Nationals of most European countries don’t need a permit to work in England, but everyone else does. If you’re a non-European and work is the main purpose of your visit, you must be sponsored by an English company.
Exceptions include most Commonwealth citizens with a UK-born parent; the ‘Right of Abode’ allows you to live and work in England and the rest of the UK. Most Commonwealth citizens under 31 are eligible for a Working Holidaymaker Visa. It’s valid for two years, you can work for a total of 12 months, and it must be obtained in advance, but you’re not allowed to establish a business or work as a professional athlete.
Once you’ve got permission to work, the next step is finding some. Many bars, restaurants and shops in London seem to be staffed by Australasians, so that gives a clue to one option – and it’s not restricted to London at all. Some visitors arrange work in small towns and villages in remote areas, and enjoy getting under the skin of a local community for a few months. Other options include teaching in language schools, nursing, nannying and general office temping. Obviously, you’ll need to appropriate qualifications and other paperwork for some of these jobs.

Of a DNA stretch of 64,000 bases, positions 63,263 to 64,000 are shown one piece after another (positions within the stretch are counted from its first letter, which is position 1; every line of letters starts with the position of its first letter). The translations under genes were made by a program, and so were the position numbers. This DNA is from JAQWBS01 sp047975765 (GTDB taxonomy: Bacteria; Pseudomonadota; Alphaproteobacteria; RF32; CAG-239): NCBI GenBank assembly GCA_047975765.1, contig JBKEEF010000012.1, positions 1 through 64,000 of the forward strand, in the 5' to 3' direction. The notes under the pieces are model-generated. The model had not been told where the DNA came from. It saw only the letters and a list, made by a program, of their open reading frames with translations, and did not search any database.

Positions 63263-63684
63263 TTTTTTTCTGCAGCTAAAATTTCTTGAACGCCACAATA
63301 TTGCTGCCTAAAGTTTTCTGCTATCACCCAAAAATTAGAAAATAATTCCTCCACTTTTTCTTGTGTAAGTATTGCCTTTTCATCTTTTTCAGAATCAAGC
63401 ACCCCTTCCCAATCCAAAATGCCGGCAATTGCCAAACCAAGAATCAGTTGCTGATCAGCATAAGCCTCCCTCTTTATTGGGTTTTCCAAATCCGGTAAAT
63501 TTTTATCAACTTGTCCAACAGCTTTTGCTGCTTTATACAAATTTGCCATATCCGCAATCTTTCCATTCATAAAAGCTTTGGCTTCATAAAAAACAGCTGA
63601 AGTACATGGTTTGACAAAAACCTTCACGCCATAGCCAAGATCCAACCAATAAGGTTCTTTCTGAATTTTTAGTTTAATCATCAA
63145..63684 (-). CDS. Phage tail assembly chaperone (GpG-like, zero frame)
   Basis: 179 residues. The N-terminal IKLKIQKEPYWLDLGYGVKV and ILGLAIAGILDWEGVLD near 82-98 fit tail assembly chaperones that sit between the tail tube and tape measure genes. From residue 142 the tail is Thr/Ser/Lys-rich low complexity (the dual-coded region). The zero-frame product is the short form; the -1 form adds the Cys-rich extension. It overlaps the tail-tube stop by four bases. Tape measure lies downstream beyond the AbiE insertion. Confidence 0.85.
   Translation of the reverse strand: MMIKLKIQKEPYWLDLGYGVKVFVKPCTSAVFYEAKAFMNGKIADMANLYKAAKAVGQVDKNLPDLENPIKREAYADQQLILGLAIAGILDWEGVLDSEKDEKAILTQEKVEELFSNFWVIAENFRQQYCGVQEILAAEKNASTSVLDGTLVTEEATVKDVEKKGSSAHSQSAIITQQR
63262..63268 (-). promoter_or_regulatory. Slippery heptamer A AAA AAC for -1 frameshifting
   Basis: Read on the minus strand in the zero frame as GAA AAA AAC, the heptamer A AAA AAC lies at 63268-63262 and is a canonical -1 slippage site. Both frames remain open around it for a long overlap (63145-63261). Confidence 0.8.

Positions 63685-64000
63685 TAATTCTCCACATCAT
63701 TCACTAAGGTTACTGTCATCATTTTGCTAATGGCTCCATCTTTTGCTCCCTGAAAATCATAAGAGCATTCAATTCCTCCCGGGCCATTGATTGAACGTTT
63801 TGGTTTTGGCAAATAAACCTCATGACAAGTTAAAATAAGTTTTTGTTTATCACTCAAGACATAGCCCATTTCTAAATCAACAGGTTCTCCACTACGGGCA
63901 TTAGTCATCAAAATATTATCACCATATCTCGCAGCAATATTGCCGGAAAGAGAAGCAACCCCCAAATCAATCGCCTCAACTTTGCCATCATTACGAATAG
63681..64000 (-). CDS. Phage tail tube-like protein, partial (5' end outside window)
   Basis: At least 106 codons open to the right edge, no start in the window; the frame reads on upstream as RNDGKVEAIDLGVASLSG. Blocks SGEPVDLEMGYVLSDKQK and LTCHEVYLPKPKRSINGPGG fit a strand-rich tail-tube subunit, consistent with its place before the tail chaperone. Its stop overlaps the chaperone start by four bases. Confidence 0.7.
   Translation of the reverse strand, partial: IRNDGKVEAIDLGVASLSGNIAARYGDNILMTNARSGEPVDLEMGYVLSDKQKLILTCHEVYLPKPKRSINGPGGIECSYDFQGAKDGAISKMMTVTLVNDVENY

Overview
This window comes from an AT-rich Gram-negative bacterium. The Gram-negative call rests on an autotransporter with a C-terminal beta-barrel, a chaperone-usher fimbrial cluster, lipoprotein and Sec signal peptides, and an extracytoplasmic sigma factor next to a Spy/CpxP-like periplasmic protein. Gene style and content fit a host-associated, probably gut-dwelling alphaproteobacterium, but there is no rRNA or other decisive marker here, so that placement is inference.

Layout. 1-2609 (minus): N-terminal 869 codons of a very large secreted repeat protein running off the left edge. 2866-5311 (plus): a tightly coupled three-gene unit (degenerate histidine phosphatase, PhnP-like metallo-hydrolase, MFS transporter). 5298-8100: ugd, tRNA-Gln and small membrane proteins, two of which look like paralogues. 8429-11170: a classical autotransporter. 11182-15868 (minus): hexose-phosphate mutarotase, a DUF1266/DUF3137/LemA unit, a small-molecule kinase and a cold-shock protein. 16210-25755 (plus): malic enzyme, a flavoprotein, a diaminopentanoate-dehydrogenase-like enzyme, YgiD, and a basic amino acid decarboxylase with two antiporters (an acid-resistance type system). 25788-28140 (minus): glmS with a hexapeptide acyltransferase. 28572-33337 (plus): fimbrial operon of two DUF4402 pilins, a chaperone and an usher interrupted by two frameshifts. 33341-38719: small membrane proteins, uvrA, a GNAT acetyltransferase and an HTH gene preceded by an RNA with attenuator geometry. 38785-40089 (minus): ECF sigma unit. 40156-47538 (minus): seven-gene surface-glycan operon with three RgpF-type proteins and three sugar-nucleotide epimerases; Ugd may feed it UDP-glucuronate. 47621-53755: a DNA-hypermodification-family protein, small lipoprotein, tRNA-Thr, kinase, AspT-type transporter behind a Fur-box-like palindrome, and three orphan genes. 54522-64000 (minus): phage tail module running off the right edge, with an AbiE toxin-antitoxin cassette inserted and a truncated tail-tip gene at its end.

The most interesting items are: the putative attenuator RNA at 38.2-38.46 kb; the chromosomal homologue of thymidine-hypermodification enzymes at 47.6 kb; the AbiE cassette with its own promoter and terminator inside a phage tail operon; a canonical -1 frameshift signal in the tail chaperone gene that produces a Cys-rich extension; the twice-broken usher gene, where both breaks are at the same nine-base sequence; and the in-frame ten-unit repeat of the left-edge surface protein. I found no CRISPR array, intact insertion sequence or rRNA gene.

Useful websites are listed below. Also very useful is the The Long Haul – Living & Working Abroad thread on the Thorntree forum.
Go Work Go Travel (www.goworkgotravel.com) Working holidays worldwide, including the UK.
UK Border Agency (www.ukba.homeoffice.gov.uk)
UK Employment & Recruitment Agencies (www.employmentrecruitment.co.uk)
Monday to Friday, most shops and post offices operate 9am to 5pm (possibly 5.30pm or 6pm in cities). Banks open at 9.30am. Saturday, shops open 9am to 5pm, and banks (main branches only) open 9.30am to 1pm. Post offices may open all or half-day Saturday. Sunday shopping hours are around 10am to 4pm or 11am to 5pm, but banks and post offices are closed.
London and other cities have 24/7 convenience stores, but in smaller towns shops often close at weekends and for lunch (normally 1pm to 2pm), and in country areas on Wednesday or Thursday afternoon too. In cities and large towns there’s usually ‘late-night’ shopping on Thursday – up to about 7pm or 8pm.
Teach English abroad with an i-to-i TEFL Course
If you’ve ever thought about living and working abroad, then why not teach English as a foreign language (TEFL)? It could be the key to funding your travels and experiencing new cultures in a totally new way. You don’t need teaching experience or even the ability to speak the local language – although you might learn it while you’re out there.